Soybean Aphid Management Update: What To Select From A Variety Of Pest Management Tools?, Matt O'Neal, Kevin Johnson Dec 2004

Soybean Aphid Management Update: What To Select From A Variety Of Pest Management Tools?, Matt O'Neal, Kevin Johnson

Proceedings of the Integrated Crop Management Conference

Soybean aphid experience in Iowa: Like most of the Midwest, Iowa soybean growers were introduced to a new pest when the soybean aphid, Aphis glycines Matsumura (Homoptera: Aphididae), arrived in 2000. And like many other states, Iowa has experienced large populations of aphids (>2,000/plant) in two of the past five years that the aphid has been in the state (Lang 2003, M. O'Neal unpublished). Although not well understood, there is an apparent oscillation in aphid populations between years with large populations occurring in 2001 and 2003, and low populations (<500 aphids per plant) occurring in 2002 and 2004.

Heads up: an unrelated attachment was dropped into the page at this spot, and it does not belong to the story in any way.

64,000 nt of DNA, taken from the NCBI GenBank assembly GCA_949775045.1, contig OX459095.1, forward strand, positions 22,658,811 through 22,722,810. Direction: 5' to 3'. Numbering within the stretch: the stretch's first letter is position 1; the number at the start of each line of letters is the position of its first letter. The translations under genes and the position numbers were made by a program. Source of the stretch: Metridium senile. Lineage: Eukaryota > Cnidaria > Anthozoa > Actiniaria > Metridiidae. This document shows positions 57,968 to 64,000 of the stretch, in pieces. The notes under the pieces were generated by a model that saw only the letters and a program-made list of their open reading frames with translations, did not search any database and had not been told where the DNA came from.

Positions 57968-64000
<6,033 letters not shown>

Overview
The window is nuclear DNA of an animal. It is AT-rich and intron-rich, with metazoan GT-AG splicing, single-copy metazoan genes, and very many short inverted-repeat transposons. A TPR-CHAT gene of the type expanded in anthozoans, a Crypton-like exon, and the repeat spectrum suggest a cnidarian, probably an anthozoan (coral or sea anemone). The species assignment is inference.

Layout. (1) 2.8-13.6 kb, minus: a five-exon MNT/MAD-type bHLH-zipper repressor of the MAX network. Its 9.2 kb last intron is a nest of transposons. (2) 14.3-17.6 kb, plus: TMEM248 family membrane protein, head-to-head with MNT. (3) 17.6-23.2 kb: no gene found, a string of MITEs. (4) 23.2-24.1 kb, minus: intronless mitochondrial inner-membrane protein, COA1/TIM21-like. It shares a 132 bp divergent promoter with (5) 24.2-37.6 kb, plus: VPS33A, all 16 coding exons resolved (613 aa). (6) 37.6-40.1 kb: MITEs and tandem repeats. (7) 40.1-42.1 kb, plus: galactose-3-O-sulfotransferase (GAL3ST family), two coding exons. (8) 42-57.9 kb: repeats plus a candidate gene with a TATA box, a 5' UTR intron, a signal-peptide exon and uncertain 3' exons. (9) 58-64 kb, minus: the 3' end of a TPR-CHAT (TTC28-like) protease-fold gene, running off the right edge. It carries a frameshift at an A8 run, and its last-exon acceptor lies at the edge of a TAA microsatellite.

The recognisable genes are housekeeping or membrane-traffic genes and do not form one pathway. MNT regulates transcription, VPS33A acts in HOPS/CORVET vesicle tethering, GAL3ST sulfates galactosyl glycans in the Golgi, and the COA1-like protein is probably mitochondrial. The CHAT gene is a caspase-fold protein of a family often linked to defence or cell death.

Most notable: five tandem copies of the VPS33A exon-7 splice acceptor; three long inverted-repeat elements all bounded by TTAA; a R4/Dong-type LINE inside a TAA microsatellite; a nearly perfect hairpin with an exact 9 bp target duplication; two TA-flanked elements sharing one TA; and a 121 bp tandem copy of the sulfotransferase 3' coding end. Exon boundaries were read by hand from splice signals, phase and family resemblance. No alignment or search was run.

Do We Really Need To Inoculate Our Fields?, Palle Pedersen Dec 2004

Do We Really Need To Inoculate Our Fields?, Palle Pedersen

Proceedings of the Integrated Crop Management Conference

Currently, there is a lot of interest in soybean seed inoculation. Several new products have entered the market and created a renewed interest in seed inoculation even on fields that have a history of soybean production. As a result of this renewed interest and the lack of information from Iowa, a soybean inoculant evaluation trial was initiated this year in Iowa to evaluate these products. Our objective was to determine if we need to adjust our current recommendations when using inoculants. Twelve different inoculants were tested at two locations (Ames and Vincent) in Iowa. Averaged across locations, none of the ...